It appears to me that the form in which the right hon. Gentleman proposes to carry out the suggestion which he threw out on Tuesday night is new to us. I understand the Member for West Belfast's suggestion I think it would be much better to work upon the lines of the proposals made by the right hon. Gentleman on Tuesday night. These proposals are, as I understand them—first, that there should be a limit placed upon the time at which the Rent Commissioners should be allowed to come in and act upon the purchase business. That is a proposal originally made by the Member for Meath, which was discussed the other night, and to which the Chief Secretary practically agreed. It was that the Rent Commissioners should not be invited to deal with land purchase for a year, or at any rate until the arrears in the Fair Rent Court had been materially reduced. The alteration cannot be made, it seems, in the exact words proposed by the hon. Member for Meath, but it can in words somewhat similar. That is one proposition. If that is met, I think it will be satisfactory as far as it goes. The second point is with regard to the Court of Appeal, that one Purchase Commissioner should always sit in that Court. That is also a proposal which is favourably received on this side of the House. The third point is thrown out by the Member for West Belfast, and that is, that there should be a right of appeal to the Purchase Commissioners to act in respect to rent business, and the right hon. Gentleman has expressed his willingness to favourably consider that proposal, throwing out, at the same time, the suggestion that if the action of the Rent Commissioners in connection with land purchase was to be postponed, also the action of the Purchase Commissioners in regard to rent should be postponed. I think that is an accurate account of the suggestions made on Tuesday night. If the Government were to incorporate these suggestions in a proviso, I think all difficulty would be removed. I should imagine that all the proposals will be in order.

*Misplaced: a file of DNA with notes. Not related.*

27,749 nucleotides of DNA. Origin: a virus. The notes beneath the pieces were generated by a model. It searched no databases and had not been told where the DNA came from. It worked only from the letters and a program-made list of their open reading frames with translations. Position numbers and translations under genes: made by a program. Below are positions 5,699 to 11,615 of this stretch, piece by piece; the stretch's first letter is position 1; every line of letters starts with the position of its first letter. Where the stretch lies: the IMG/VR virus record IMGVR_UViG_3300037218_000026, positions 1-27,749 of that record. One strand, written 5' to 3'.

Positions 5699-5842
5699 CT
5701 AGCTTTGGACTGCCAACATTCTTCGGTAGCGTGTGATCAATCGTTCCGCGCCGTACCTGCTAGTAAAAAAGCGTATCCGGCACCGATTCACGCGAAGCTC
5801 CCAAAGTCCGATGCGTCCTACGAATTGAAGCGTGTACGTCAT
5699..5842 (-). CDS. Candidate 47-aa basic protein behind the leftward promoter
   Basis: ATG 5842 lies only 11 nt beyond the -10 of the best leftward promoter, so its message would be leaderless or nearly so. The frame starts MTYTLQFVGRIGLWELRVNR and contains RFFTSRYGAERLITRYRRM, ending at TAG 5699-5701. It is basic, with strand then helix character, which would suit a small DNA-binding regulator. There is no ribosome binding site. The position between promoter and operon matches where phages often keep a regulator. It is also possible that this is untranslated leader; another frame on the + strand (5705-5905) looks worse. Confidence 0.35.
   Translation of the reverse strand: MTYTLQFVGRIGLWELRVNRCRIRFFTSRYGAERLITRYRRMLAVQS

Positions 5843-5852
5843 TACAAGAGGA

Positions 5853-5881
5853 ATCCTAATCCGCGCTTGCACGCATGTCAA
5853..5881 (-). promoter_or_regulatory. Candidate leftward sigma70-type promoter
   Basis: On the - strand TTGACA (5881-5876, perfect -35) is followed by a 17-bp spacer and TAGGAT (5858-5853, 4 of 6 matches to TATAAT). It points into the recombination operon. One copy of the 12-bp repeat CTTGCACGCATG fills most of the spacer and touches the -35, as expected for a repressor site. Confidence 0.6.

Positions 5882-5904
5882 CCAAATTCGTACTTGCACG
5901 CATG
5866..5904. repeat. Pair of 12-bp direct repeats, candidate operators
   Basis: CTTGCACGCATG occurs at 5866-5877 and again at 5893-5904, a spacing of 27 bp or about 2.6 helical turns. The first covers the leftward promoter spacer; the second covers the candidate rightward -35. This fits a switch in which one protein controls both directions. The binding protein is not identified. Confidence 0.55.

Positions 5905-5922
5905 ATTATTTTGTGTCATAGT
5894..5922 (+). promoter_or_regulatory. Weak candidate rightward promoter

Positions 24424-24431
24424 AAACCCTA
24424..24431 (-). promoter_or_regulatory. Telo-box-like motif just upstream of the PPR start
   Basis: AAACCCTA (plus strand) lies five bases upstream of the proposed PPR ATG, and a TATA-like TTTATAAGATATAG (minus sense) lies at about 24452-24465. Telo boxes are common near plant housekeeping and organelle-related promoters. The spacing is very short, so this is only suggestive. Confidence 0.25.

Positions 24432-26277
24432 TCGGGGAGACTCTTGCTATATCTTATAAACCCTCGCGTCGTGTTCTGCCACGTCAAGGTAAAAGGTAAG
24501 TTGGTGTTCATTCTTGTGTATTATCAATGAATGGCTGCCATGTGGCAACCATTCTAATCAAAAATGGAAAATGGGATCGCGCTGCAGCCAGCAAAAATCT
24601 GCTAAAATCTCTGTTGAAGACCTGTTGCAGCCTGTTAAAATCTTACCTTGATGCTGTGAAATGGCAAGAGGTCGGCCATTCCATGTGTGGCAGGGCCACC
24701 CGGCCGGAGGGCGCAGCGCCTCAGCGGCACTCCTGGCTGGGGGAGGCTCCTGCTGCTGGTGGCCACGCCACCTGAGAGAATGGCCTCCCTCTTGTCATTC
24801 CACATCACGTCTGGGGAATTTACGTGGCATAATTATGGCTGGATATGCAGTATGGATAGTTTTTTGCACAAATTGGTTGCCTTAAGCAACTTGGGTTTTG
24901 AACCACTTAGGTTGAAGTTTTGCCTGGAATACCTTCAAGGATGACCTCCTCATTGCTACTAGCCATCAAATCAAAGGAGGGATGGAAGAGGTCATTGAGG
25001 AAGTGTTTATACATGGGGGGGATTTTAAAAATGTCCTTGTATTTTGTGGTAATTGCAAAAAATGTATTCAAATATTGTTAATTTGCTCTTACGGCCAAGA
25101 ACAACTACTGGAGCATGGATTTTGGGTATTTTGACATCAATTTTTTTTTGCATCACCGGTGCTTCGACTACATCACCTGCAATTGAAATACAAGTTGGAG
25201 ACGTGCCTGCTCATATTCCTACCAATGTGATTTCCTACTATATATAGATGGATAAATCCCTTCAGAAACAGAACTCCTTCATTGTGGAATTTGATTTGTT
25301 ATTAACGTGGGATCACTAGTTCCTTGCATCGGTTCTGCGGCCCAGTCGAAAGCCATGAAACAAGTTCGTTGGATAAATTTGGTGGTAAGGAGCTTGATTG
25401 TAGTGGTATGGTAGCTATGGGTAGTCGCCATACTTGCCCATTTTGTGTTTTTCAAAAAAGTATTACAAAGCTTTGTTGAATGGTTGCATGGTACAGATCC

(5.15.) MR. SEXTON (Belfast, W.)